Unchaining from the Mainstream
There’s a major shift happening in the restaurant industry, and you can thank both the Food Network and The Experience Economy for the dramatic change in the way people want to eat.
Don’t worry, nothing sinister is afoot. But two predominant factors have united in the consumer mindset that’s changing where many diners want to spend their money eating out. Rather than stick to the typical very well-known national branded restaurant companies, people want to feel like they are breaking away from the mega brands seen on every Main Street in the country.
Plus, a generation raised on decades of flavorful food programming is seeking out restaurant brands that appeal to a more sophisticated pallet. It’s giving them a knowledge and desire to eat in ways that major chains are unable to accommodate. More frequently, when a brand tries to appeal to everyone, they appeal to no one.
Here’s where the Experience Economy part fits in. People do not want fungible cookie cutter moments that could happen at any of the myriad leading chain restaurants. Customers crave a connection with companies they perceive as smaller, and they champion the ones they like most. They like to connect through a great brand story, and that’s just something larger and more impersonal brands are unable to accomplish simply by the nature of what they are.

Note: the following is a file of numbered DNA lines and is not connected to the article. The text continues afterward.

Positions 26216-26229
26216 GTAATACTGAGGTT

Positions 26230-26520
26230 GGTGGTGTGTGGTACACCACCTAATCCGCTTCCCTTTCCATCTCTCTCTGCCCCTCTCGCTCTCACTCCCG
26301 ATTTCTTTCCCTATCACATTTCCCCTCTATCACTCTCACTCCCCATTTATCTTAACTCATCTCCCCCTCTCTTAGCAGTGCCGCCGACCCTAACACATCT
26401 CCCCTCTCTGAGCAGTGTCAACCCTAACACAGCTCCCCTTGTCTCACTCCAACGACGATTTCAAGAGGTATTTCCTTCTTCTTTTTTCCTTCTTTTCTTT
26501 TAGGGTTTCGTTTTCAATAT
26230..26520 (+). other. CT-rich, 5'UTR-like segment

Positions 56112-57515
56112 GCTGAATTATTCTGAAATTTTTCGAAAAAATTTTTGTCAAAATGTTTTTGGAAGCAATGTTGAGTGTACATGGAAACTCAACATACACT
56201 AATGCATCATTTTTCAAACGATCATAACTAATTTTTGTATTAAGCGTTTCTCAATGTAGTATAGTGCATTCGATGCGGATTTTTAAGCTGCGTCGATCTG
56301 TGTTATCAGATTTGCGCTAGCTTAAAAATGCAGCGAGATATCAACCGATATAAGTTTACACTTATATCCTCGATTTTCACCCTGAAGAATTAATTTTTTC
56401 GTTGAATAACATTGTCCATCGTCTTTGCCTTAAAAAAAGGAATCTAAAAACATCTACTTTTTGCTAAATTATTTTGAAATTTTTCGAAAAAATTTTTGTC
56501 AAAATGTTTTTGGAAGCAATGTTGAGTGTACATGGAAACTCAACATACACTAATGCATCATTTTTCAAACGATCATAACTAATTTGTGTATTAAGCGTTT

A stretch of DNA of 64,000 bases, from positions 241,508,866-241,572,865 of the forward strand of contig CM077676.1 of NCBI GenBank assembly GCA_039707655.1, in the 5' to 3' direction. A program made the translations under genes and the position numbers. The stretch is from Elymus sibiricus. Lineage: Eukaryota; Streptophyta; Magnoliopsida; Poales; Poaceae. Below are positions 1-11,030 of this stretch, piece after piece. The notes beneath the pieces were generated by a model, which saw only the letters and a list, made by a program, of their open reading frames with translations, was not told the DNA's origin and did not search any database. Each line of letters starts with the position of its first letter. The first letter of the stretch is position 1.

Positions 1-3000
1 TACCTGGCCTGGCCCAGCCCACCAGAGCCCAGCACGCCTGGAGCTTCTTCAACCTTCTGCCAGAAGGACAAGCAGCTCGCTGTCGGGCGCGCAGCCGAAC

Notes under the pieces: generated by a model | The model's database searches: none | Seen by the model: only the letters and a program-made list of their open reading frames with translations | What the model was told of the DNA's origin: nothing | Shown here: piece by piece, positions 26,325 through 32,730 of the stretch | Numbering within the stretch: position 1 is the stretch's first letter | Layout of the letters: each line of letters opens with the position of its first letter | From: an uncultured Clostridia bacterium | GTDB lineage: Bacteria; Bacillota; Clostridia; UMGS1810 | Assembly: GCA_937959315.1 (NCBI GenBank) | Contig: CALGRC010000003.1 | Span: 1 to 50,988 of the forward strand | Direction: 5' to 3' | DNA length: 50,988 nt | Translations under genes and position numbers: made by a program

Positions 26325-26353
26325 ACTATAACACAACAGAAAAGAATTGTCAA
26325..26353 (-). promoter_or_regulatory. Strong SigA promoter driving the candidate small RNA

It’s a David vs. Goliath story where even Goliath is starting to get a bit nervous. The dining world has pivoted leaving many of the largest companies confused as to what they really are and how they can recapture an understanding of what they want to be during the next decade.
Smaller chains typically have more focused menus espousing a more relevant thematic to today’s customer. Plus, there seems to be a greater understanding by arising brands how to better connect with customers through new media and relevant Internet advertising.
“We’ve been seeing that for years,” Darren Tristano, executive vice president at the restaurant consulting firm Technomic, told Nation’s Restaurant News, last year. Technomic creates restaurant industry research and reports geared to providing consumer-grounded vision and channel-relevant strategic insights. “It isn’t just the attitude toward larger brands. It’s the ability of smaller brands… to utilize trends faster. While all these bigger [brands] are struggling to keep up and catch up, the smaller chains are able to add items consumers are looking for.”
At the Restaurant Leadership Conference held this past spring, Technomic data showed 40 percent of people prefer non branded restaurants.
And smaller brands have another advantage; they simply do not feel like they’re branded restaurants. When there are relatively few outlets compared to ones that have thousands, customers do not link a company to a much larger one. Also, customers feel a kinship for a smaller brand and feel committed to helping it succeed. So they’re likelier to be an influencer and encourage friends and family to eat there as well.
This all adds up to franchise owners of newer, emergent brands finding more success than if they were to open up just another outlet from Brand X.
Macro consumer trends demand multi-unit operators and developers rethink brand affiliation. Aligning with brands unchaining themselves from mainstream tendencies is proving to be a winning strategy.